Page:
“It seems like some stuff is going on behind closed doors that we aren’t privy to,” Barnett said Monday. “I think that the punishment – everything – should be increased. I don’t know why hate crime is not being highlighted. The guilty pleas.… You know, you get a break when you say you’re guilty. I think this ought to be at the highest sentencing level possible. That’s why when we come back for the sentencing we’ll continue to rally, because there’re more goons and buffoons inside the sheriff’s department.”

Shabazz said that Black Lawyers for Justice, Mississippi Advocates for Justice, and the Jenkins and Parker families will all be present at the November sentencing in U.S. District Court and will be pressing for the maximum sentences to be levied against the Rankin County Goon Squad as a deterrent to rogue police brutality nationwide.


Many other people gathered inside and outside of the court hearing Monday were members of a variety of organizations that have pushed for justice in this case from the very beginning. As early as January 2023, some were already fighting for exposure in similar cases.  

Cardell Wright, chairman of the Mississippi Freedom Democratic Party based in Lexington, said, “We are relieved as a body of activists and community organizers for justice to be served. Now, we still have concerns over the low level of charges or sentencing for some of these individuals, but overall, we are well-pleased.”

Wright had several meetings with Assistant U.S. Attorney General Kristen Clark, the DOJ head of its Civil Rights office, when she came to Holmes County during her investigation of several cases, including the Rankin “goon squad.” “We applaud her because we honestly believe that the Mississippi’s attorney general Lynn Fitch and the state would not have filed charges if the DOJ had not stepped in first and filed federal charges.”

Kareem Muhammad says state leaders like Tate Reeves should be held accountable for the many human rights problems that keep recurring in Mississippi.

“We know that it wasn’t until the federal DOJ came in and demanded to have an investigation that Lynn Fitch was forced to take action. Secondly, grass root organizers had begun to make her life uncomfortable. And then lastly, of course, the state’s Black representatives came together and demanded the arrest of those officers. The combination of all of these forced the Mississippi AG to make a move. But what we’re seeing here in Mississippi is that they’re still brushing it under the rug.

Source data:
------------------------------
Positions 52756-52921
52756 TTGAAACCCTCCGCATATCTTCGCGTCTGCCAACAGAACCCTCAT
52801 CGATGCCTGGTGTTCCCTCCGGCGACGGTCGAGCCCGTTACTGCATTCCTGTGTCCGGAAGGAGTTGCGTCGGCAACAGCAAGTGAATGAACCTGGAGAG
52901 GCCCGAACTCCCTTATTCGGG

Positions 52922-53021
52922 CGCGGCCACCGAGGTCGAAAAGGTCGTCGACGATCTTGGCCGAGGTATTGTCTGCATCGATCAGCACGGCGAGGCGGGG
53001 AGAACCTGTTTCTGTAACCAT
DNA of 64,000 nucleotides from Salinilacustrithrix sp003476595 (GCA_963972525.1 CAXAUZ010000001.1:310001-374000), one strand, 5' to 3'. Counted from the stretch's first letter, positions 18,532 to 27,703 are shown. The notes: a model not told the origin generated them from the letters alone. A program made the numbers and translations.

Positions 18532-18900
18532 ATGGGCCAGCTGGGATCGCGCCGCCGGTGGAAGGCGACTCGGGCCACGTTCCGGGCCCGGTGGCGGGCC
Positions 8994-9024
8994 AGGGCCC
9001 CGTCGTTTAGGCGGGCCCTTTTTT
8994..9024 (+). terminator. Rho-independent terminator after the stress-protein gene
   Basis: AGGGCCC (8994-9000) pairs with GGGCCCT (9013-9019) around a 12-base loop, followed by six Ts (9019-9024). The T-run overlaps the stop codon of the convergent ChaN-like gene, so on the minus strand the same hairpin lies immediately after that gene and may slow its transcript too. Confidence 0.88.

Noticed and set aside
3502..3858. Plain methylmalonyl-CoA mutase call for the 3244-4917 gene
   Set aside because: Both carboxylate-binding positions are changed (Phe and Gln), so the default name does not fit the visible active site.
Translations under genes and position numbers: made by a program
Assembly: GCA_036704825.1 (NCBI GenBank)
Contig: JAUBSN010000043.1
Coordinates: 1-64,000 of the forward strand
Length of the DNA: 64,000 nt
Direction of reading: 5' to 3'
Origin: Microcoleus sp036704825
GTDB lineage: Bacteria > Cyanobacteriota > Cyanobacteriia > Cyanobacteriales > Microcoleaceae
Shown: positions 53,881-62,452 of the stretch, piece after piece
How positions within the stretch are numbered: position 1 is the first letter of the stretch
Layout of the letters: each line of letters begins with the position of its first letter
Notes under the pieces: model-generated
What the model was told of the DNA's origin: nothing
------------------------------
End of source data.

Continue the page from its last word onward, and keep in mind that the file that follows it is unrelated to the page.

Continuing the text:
“When there’s a corporation and something happens in the corporation, they don’t fire the employees, they fire the CEO. And we know that Tate Reeves is the CEO of the state of Mississippi. He and Sheriff Bailey allowed these officers to go on for five months without being fired or even disciplined in any way, and they didn’t say anything. Now we know they are turning a blind eye, as they’ve always done.” 

Marquell Bridges, founder-director of the Building Bridges for Community Unity and Progress organization based in Gulfport, is another community organizer who was committed to bringing the case to public awareness and to get some measure of justice along the way.

“We knew about the goon squad long before now,” he said. “That’s why we’ve been fighting so hard. This represents the overall culture of policing in today’s society. 

“We know that this kind of justice doesn’t come too often,” he said. “This is an historic day. We want to celebrate every win, but at the same time they’re not showing the video, although we know there’s a video of the incident. They don’t want that released to the public. The state of Mississippi really didn’t have any intentions of holding these people accountable if it wasn’t for the federal government. If you look at the state charges, it looks like a lot but most of them are suspended, with 65 percent of the sentencing time dropped. They’ll do one or two years and get out on state time. But we’re hoping that the federal government does better.” 

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State sentencing in goon squad guilty pleas shows ‘mercy,’ says victims’ attorney

By Earnest McBride
August 21, 2023